plans and all levels must offer certain “essential benefits” that include preventive care, maternity care, prescription drugs, lab tests and more. In addition, the ACT requires the insurance plans to accept people with pre-existing medical conditions and prevents companies from placing lifetime cost limits on medical care. Companies, under the ACT law, must put caps on out-of-pocket costs, must let children stay on their parents’/guardians’ policies until they are 26 and requires 8085 percent of every dollar paid in premiums be spent solely on delivering medical care or improving health care – otherwise refunds will be mandated. The ACT also requires the products on marketplace exchanges to be written in layman’s language so shoppers can compare the plans side by side – apples to apples, so to speak. It must be plain to each shopper exactly what each plan does (and does not) offer. Because of ACT mandates, even the least expensive insurance plans on the online marketplace were designed to offer good value for the premiums paid, according to MNsure advocates.


On the marketplace, there are nine regions in the state for which plans are offered. Central Minnesota is in Region 8 of the state’s nine geographical regions. Shoppers should be sure they are perusing plans within their region because costs vary region to region. The private insurance companies for Region 8 are Blue Cross Blue Shield, HealthPartners, Medica, PreferredOne and UCare. Each offers dozens of varying plans, a total of about 140. Premiums (not counting subsidies) range from as low as $91/ month for an individual bronze policy to as high as $634/month or more for a family of four on a

3 platinum policy. Before shopping, people should learn certain health-care terms, especially the following two: Deductible: This is the amount you are required to pay for medical services before the insurance company kicks in with its payments. Generally, the lower the deductible, the higher the premium you will pay and vice versa. Co-payment: A usually fixed amount you pay for a covered health-care service. That amount varies plan-to-plan, but a typical one is $15. For other insurance-policy terms, refer to the “Glossary’ on the marketplace website. Co-insurance: Once you’ve met your deductible amount, the co-insurance is the amount you would pay after the insurance company pays its share. For a silver plan, for example, the company would pay about 70 percent, and you would pay about 30 percent of the cost of medical procedures. As you peruse and compare health plan to health plan, take notes on the ones that most appeal to you. Later, revisit them while considering the factors you have determined: eligibility or not for subsidies; your general health, habits and lifestyle; and what you can afford (with or without subsidies). People who have a favorite doctor or clinic should call that doctor or clinic to find out if they will accept insurance from the plan you favor choosing. It is highly recommended people spend time reading the background information on the MNsure site before beginning to shop for a plan. On the MNsure site, there will be instructions as to how and where to sign up for a plan. On the marketplace website, there will also be, under “Help,” numbers to call and places to contact for assistance. Some valuable ObamaCare • page 5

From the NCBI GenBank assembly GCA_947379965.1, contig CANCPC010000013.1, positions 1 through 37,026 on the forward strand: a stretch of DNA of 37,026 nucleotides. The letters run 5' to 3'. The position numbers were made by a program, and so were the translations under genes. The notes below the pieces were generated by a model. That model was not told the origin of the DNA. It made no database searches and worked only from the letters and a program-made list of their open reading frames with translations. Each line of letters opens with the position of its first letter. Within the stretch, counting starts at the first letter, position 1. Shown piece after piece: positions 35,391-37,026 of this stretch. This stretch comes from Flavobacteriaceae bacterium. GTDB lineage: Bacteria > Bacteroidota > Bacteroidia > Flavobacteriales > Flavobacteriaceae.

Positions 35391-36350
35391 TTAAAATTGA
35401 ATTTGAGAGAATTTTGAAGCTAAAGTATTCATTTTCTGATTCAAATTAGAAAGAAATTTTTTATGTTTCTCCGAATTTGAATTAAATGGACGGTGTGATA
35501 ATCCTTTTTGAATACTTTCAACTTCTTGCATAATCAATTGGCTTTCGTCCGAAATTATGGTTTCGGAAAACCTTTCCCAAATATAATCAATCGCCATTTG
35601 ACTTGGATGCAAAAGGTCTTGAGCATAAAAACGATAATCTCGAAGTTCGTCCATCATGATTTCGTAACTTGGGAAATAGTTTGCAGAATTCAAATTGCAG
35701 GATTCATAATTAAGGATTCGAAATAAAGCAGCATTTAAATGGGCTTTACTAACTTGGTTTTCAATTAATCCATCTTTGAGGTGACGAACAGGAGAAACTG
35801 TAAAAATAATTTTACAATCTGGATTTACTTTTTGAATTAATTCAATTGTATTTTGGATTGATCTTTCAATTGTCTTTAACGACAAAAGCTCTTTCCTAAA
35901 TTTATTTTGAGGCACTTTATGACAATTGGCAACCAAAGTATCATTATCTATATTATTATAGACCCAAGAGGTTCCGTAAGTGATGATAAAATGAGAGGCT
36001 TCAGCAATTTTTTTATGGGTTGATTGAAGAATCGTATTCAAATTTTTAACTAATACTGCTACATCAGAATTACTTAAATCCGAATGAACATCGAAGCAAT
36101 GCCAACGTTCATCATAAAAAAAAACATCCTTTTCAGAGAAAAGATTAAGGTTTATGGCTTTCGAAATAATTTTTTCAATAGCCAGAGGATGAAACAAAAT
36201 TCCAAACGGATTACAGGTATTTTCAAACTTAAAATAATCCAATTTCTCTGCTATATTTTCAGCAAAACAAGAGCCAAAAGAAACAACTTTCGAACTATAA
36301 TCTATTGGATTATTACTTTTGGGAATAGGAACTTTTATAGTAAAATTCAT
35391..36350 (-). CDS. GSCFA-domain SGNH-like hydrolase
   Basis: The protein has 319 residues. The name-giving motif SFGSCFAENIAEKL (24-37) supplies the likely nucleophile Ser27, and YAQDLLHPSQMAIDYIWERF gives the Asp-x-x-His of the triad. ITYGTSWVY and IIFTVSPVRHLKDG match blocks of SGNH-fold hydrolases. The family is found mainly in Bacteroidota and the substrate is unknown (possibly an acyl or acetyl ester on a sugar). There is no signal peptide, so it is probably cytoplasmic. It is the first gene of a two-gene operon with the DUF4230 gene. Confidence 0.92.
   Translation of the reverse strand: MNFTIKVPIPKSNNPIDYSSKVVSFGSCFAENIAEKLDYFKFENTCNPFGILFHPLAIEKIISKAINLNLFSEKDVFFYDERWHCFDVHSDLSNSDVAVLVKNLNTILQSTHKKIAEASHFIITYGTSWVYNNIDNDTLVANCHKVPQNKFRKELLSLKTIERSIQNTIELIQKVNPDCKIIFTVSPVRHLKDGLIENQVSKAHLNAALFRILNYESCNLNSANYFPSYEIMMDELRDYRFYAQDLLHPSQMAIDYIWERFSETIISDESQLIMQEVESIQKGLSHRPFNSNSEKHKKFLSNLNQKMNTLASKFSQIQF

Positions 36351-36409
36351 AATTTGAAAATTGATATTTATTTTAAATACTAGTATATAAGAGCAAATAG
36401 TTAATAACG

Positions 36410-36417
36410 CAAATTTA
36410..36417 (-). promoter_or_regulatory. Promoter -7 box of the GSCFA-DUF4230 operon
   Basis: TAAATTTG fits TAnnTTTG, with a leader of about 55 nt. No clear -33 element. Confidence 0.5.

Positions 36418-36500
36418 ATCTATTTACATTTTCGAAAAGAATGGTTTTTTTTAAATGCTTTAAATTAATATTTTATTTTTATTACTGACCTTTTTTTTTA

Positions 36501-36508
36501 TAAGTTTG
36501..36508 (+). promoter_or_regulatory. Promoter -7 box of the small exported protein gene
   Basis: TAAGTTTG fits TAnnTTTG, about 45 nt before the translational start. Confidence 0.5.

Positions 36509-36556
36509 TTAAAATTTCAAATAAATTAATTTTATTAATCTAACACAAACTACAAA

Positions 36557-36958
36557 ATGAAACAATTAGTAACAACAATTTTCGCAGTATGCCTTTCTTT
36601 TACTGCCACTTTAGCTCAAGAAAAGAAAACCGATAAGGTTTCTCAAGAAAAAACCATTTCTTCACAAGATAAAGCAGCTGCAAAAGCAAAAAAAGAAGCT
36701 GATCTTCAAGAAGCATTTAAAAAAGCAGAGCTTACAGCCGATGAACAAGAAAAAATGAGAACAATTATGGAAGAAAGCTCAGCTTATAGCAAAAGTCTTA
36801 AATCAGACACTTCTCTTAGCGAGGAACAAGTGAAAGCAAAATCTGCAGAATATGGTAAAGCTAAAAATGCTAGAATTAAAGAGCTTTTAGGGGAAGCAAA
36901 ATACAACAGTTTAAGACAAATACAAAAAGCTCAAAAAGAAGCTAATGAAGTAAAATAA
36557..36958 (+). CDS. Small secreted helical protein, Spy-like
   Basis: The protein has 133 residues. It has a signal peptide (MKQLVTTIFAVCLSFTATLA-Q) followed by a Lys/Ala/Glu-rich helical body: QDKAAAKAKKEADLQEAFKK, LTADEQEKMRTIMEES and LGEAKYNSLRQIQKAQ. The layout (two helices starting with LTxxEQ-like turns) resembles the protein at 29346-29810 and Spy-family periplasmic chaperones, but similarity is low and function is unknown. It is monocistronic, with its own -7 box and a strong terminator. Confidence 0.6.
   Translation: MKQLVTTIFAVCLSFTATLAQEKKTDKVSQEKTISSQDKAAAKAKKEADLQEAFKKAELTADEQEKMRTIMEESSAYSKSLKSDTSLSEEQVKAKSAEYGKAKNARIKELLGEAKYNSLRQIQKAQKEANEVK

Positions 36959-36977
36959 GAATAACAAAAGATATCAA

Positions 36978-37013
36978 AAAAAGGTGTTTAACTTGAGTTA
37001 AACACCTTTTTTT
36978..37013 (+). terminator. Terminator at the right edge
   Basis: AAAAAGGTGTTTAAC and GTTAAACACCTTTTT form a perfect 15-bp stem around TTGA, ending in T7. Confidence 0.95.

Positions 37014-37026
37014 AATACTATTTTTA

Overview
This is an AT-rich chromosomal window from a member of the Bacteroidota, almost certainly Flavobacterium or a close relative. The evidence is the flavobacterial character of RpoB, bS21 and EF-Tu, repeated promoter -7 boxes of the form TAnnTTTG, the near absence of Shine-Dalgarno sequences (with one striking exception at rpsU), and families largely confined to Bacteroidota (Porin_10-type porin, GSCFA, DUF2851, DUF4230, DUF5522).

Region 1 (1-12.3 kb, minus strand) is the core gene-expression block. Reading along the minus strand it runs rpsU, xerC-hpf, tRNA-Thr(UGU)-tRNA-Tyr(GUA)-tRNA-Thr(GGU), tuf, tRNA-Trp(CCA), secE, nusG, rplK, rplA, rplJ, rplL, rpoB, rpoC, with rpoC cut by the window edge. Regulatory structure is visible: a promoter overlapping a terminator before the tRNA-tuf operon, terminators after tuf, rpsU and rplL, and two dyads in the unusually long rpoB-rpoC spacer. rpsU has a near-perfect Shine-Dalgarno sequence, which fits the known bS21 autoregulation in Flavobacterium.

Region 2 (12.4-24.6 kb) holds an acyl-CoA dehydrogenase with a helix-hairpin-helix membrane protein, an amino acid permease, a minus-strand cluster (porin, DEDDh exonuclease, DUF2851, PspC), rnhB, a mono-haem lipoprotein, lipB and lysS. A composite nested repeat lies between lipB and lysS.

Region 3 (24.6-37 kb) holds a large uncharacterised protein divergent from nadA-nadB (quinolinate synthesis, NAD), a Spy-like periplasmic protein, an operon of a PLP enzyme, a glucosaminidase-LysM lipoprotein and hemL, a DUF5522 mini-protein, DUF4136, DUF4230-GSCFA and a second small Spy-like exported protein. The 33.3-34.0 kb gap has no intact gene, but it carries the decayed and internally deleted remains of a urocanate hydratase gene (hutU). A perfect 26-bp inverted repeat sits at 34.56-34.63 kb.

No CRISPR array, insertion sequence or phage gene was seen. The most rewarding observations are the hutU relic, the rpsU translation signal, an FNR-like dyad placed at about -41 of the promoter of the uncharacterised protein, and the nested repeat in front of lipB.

St. Joseph Newsleader •


Friday, Sept. 27, 2013

Student spotlight: Jonas enjoys working with, rescuing horses contributed photos

At left: Ashley Jonas enjoys a dressage, or English riding, event on her horse, “Gem.” The horse was a former racing horse from Hollywood, Calf. At right: Jonas enjoys jumping with her horse “Oreo.” She received the horse as a gift for her 13th birthday. by Cori Hilsgen



HOME HEALTH AIDE 11 p.m.-7 a.m. overnights 3 nights per week

Duties include: daily personal care, grooming, dressing, light meal prep, medication administration and light to moderate housekeeping. If interested please stop by for an application or call Karen Hennessy at (320) 363-1313. 21 16th Ave. SE St. Joseph, MN 56374

Hiring Food Transporter/Driver to deliver food/meals for Catholic Charities Senior Dining program from Whitney Senior Center in St. Cloud to Foley; Monday-Friday 10:45 a.m.-12:45 p.m. Req’s your own vehicle for transporting and ability to lift/carry 35-50 lbs. Hourly wage and mileage paid to staff. Join our staff of 600 professionals in central Minnesota. Applications online at: or at Whitney Senior Center between 8 a.m.-2 p.m. Human Resources 320-650-1529. EEO/AA

Ashley Jonas enjoys riding her two horses and hopes to become an equine veterinarian like her mentor Dr. Nicole Eller-Medina. Jonas and Eller-Medina sometimes show their horses at the same place, the “Rocking R Farm” by Foley. Eller-Medina is Jonas’s horses’ veterinarian and is involved with the Minnesota Hooved Animal Rescue Foundation. Jonas is interested in trying a Trainer’s Challenge. This program allows a person to retrain one of the rescued horses and compete for a prize at the end of the summer. She would also like to acquire one or two foster horses. Jonas is a resident of St. Joseph and is a senior at Holdingford High School. She is the 18-year-old daughter of Janet Jonas. She has two sisters, Holly, 30, and Sarah, 21; and one brother Troy, 23. Another sister, Jessica, is deceased. Jonas has been riding since she was five. She received riding lessons for her birthday. Her mother says they are the present that never ended. Jonas got her first horse, a paint horse, “Oreo,” in